विद्वान सेटिंग

最終更新: 2015-08-16
使用頻度: 1
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参照: 匿名

英語

Silk is a natural protein fiber, some forms of which can be woven into textiles. The protein fiber of silk is composed mainly of fibroin and is produced by certain insect larvae to form cocoons.[1] The best-known silk is obtained from the cocoons of the larvae of the mulberry silkworm Bombyx mori reared in captivity (sericulture). The shimmering appearance of silk is due to the triangular prism-like structure of the silk fibre, which allows silk cloth to refract incoming light at different angles, thus producing different colors. Silk is produced by several insects, but generally only the silk of moth caterpillars has been used for textile manufacturing. There has been some research into other types of silk, which differ at the molecular level.[2] Silk is mainly produced by the larvae of insects undergoing complete metamorphosis, but some adult insects such as webspinners also produce silk, and some insects such as raspy crickets produce silk throughout their lives.[3] Silk production also occurs in Hymenoptera (bees, wasps, and ants), silverfish, mayflies, thrips, leafhoppers, beetles, lacewings, fleas, flies, and midges.[2] Other types of arthropod produce silk, most notably various arachnids such as spiders (see spider silk).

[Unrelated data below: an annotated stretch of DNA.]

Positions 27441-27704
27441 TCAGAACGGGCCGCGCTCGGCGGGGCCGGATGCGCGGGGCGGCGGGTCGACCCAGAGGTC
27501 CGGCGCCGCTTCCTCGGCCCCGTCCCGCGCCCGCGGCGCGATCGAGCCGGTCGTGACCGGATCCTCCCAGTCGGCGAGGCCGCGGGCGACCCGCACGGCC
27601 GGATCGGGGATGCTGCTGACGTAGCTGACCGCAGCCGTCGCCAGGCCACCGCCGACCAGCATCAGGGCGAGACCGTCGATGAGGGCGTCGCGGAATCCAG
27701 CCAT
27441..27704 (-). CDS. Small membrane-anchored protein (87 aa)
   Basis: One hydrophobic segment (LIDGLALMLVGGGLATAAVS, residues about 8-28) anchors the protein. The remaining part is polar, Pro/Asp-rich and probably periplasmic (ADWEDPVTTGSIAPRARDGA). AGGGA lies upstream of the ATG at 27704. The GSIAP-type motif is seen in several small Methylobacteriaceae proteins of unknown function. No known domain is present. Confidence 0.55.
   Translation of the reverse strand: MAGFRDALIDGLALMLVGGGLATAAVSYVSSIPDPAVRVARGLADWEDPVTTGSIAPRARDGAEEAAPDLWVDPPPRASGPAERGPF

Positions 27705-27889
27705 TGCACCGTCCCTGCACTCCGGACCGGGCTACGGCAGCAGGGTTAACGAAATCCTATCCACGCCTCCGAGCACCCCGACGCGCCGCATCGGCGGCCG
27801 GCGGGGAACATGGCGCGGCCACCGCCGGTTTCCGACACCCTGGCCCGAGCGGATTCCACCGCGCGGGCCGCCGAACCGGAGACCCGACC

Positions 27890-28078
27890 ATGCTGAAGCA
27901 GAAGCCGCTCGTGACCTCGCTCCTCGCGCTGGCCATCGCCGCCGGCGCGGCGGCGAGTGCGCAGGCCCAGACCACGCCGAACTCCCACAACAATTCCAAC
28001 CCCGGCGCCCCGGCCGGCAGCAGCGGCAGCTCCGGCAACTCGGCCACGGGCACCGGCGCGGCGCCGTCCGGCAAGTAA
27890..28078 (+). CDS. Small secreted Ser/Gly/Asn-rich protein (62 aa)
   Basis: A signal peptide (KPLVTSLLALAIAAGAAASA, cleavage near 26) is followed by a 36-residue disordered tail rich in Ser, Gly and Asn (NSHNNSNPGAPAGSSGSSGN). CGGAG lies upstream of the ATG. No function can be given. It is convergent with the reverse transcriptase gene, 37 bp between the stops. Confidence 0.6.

ヒンズー語

के बारे में रेशम के कपड़े

最終更新: 2015-08-14
使用頻度: 1
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参照: 匿名

英語